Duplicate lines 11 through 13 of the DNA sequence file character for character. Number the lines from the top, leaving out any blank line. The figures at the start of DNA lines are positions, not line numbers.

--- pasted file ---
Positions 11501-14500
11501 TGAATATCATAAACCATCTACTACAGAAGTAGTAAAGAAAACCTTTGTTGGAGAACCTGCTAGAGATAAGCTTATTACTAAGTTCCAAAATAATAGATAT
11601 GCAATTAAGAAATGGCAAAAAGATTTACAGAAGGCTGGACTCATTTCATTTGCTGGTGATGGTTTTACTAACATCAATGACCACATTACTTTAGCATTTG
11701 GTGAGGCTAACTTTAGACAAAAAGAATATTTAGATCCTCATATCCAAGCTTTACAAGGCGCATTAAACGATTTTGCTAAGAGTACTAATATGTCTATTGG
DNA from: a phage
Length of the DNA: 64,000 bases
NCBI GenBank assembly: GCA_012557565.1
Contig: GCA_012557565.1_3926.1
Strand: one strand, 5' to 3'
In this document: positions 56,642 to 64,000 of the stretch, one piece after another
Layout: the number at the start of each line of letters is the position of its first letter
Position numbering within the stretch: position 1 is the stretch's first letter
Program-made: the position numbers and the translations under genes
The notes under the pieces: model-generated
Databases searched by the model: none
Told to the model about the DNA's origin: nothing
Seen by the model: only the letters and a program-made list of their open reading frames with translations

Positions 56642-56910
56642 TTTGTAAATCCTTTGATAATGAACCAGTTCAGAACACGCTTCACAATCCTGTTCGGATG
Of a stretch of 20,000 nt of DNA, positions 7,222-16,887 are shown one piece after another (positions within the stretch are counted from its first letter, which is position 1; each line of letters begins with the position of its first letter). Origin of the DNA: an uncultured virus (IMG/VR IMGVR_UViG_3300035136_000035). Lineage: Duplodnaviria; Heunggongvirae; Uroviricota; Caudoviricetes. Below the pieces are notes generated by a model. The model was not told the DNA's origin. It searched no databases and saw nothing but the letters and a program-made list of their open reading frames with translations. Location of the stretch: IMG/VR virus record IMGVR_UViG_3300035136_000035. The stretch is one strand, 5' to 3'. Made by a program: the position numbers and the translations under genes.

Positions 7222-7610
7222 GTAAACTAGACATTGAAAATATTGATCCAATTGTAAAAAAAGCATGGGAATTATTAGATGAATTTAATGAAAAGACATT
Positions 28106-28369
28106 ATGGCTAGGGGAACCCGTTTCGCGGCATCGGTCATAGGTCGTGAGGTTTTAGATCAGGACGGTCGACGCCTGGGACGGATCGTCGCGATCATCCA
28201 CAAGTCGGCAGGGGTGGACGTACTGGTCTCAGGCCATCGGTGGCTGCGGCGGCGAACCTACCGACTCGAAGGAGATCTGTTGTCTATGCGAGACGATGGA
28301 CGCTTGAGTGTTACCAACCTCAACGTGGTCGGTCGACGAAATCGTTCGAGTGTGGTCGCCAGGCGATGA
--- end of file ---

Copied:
Layout: the number at the start of each line of letters is the position of its first letter
Position numbering within the stretch: position 1 is the stretch's first letter
Program-made: the position numbers and the translations under genes